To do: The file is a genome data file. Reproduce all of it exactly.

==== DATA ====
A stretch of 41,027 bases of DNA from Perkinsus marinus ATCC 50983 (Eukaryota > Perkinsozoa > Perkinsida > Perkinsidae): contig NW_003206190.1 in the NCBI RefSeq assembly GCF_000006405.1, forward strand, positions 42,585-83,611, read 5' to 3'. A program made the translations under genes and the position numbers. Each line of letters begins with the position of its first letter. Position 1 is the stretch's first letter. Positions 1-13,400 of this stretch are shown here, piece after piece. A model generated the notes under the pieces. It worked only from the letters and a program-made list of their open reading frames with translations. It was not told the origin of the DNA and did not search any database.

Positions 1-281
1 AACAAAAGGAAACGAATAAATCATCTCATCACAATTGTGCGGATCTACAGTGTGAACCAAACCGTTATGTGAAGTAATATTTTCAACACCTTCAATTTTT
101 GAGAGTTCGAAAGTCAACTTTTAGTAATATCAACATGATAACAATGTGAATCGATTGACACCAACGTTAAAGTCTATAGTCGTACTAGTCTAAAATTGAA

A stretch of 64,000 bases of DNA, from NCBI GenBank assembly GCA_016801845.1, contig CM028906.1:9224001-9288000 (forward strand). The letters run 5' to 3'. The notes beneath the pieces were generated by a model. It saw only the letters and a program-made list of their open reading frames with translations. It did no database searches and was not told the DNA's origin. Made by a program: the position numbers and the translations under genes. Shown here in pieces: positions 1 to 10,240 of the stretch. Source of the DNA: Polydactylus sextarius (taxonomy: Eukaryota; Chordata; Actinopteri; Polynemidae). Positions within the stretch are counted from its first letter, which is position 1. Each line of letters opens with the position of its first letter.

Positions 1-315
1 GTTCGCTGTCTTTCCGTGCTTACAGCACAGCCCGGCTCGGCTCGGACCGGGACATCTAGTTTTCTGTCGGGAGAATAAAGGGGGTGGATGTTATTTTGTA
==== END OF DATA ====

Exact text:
A stretch of 41,027 bases of DNA from Perkinsus marinus ATCC 50983 (Eukaryota > Perkinsozoa > Perkinsida > Perkinsidae): contig NW_003206190.1 in the NCBI RefSeq assembly GCF_000006405.1, forward strand, positions 42,585-83,611, read 5' to 3'. A program made the translations under genes and the position numbers. Each line of letters begins with the position of its first letter. Position 1 is the stretch's first letter. Positions 1-13,400 of this stretch are shown here, piece after piece. A model generated the notes under the pieces. It worked only from the letters and a program-made list of their open reading frames with translations. It was not told the origin of the DNA and did not search any database.

Positions 1-281
1 AACAAAAGGAAACGAATAAATCATCTCATCACAATTGTGCGGATCTACAGTGTGAACCAAACCGTTATGTGAAGTAATATTTTCAACACCTTCAATTTTT
101 GAGAGTTCGAAAGTCAACTTTTAGTAATATCAACATGATAACAATGTGAATCGATTGACACCAACGTTAAAGTCTATAGTCGTACTAGTCTAAAATTGAA

A stretch of 64,000 bases of DNA, from NCBI GenBank assembly GCA_016801845.1, contig CM028906.1:9224001-9288000 (forward strand). The letters run 5' to 3'. The notes beneath the pieces were generated by a model. It saw only the letters and a program-made list of their open reading frames with translations. It did no database searches and was not told the DNA's origin. Made by a program: the position numbers and the translations under genes. Shown here in pieces: positions 1 to 10,240 of the stretch. Source of the DNA: Polydactylus sextarius (taxonomy: Eukaryota; Chordata; Actinopteri; Polynemidae). Positions within the stretch are counted from its first letter, which is position 1. Each line of letters opens with the position of its first letter.

Positions 1-315
1 GTTCGCTGTCTTTCCGTGCTTACAGCACAGCCCGGCTCGGCTCGGACCGGGACATCTAGTTTTCTGTCGGGAGAATAAAGGGGGTGGATGTTATTTTGTA